“I do not believe we should be separating children from their parents.” Moran said. He explained he and other senators sent Jeff Sessions a letter cementing that stance.

He also broke with some Republicans on the possible change requiring a simple majority to pass bills through the senate, instead of the current 60 votes. He said that removing the required 60 votes puts senators from rural areas at a disadvantage, as it requires the party not in power to reach across the aisle.

“I always consider myself from the minority because I come from rural America. The current system gives me more power to represent you,” Moran said. “With 60 votes, when the administration needs something they have to come knocking at my door. With simple majority they don’t.”

Moran said the current state of politics concerns him, with everyone looking for a victory, and very concerned with party.

“We are to the point where what team we’re on matters too much,” Moran said. “No member of the U.S. Senate should make their decisions based on who the president is.”

Moran also quickly denied any suggestion that his recent trip to Russia was an overly friendly one.

“I remember getting under my desk as a child during the Cold War,” Moran said. “My message to Russian officials was if you want a different relationship with the U.S., get out of our elections.” Moran also spoke with concern over Russia “harassing embassy staff like crazy,” and Russia’s involvement with Crimea.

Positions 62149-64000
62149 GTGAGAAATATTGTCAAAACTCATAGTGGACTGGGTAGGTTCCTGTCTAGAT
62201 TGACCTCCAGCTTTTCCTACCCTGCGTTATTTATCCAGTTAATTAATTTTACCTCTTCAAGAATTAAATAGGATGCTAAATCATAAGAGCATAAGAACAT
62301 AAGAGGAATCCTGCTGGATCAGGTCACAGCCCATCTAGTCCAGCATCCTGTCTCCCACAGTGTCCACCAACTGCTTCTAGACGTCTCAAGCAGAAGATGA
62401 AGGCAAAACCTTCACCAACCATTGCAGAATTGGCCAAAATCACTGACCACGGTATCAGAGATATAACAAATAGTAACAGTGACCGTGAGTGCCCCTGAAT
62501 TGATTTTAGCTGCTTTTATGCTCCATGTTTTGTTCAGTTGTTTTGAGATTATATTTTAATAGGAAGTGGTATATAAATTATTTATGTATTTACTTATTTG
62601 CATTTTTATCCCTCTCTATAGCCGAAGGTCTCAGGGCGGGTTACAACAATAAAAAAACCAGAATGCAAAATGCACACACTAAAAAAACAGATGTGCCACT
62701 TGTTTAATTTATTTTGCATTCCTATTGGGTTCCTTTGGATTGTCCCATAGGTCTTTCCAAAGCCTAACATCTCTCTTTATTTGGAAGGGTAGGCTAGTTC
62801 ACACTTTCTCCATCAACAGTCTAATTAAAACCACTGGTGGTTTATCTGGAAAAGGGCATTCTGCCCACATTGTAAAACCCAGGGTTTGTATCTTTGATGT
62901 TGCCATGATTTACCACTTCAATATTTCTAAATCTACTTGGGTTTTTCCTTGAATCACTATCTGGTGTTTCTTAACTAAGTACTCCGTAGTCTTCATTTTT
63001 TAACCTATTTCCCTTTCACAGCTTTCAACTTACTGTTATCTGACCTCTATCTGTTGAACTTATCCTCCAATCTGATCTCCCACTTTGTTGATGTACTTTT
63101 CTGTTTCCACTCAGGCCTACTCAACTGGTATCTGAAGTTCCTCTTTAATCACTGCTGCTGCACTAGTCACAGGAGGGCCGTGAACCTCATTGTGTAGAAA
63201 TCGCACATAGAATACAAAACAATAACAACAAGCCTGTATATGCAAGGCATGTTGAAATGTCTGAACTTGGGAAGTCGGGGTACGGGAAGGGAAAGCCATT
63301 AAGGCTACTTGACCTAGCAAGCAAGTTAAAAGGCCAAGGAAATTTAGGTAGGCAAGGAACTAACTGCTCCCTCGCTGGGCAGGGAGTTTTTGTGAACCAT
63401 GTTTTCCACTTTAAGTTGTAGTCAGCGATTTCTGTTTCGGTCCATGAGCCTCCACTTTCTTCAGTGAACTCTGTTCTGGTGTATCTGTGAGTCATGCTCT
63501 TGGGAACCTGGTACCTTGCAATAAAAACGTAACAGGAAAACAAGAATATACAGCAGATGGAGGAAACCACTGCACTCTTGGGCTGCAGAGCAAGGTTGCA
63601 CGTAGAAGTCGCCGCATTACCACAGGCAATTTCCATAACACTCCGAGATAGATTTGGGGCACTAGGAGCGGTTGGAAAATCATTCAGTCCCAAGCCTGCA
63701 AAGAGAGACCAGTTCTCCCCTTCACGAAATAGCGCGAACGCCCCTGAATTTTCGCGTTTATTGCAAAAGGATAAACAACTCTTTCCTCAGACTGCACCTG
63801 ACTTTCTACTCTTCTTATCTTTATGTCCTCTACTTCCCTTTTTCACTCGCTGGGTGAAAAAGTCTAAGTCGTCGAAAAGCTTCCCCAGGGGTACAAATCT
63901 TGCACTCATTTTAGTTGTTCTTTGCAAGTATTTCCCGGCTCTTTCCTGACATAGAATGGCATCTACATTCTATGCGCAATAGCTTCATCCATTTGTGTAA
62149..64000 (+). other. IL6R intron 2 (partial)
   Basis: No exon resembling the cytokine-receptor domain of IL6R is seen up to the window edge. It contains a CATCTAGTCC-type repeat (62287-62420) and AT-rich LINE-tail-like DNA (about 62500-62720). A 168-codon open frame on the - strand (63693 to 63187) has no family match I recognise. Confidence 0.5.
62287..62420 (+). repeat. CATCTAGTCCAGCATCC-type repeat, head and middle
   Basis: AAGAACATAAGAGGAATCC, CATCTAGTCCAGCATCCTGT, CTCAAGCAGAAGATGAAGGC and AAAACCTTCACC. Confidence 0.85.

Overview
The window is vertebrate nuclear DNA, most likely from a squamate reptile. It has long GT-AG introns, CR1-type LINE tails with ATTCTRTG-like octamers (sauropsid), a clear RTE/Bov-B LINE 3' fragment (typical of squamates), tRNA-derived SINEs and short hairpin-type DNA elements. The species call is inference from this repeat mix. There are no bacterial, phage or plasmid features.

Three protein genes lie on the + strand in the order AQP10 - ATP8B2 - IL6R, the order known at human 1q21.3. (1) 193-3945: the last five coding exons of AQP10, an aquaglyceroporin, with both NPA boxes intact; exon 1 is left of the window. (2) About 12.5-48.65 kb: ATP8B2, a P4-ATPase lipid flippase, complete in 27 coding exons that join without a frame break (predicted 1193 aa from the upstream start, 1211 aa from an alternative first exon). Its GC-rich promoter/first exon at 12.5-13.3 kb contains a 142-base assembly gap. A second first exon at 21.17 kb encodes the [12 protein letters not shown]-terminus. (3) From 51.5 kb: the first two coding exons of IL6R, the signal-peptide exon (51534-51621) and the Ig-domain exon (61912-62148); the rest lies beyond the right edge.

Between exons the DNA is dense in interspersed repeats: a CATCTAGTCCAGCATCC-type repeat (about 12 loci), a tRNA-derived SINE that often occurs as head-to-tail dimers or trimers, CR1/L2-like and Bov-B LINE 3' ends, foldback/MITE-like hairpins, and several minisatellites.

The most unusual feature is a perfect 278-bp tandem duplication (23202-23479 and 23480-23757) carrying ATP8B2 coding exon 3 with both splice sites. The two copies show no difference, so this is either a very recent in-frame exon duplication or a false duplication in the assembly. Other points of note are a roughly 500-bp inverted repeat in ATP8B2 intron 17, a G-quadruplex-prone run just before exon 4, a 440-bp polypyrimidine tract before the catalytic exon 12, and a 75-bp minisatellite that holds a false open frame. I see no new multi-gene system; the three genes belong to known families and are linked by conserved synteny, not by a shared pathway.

He informed the crowd he was clear with Russian officials that the sanctions put in place were enacted by Congress, would have to be removed by Congress, and would remain until the country changes its behavior

He went on to praise staff at the U.S. embassy, saying watching Marines bring in the flag was especially meaningful. He said that he has hopes for the future since the relationship has come so far since the Cold War.

However, he was cautious in regards to Russia.

“Russia with Putin in charge will do everything he can to disrupt our way of life… Russia is not a friend,” he said, adding the recent indictments of 12 people by the FBI proves sanctions are still needed.

He spoke with confidence about the federal investigation lead by FBI agent Mueller, saying he had indicated “over and over that the investigation is important” and Mueller is an agent with “integrity.”

“The investigation needs to run its course, and not be meddled with by the government or the administration,” he said.

He added that he hopes the investigation is completed in a manner that leaves no doubt about the findings to avoid more dissension.

When pressed by a resident about the possible outcome of the current FBI investigation in relation to the Trump administration, Moran was quick to point out that this reason was why he wished to hold hearings on the nomination of Judge Brett Kavanaugh to the Supreme Court.

“I want to ask about his writings to the law review,” Moran said. “I’m not out to get anyone, but no one is above the law.”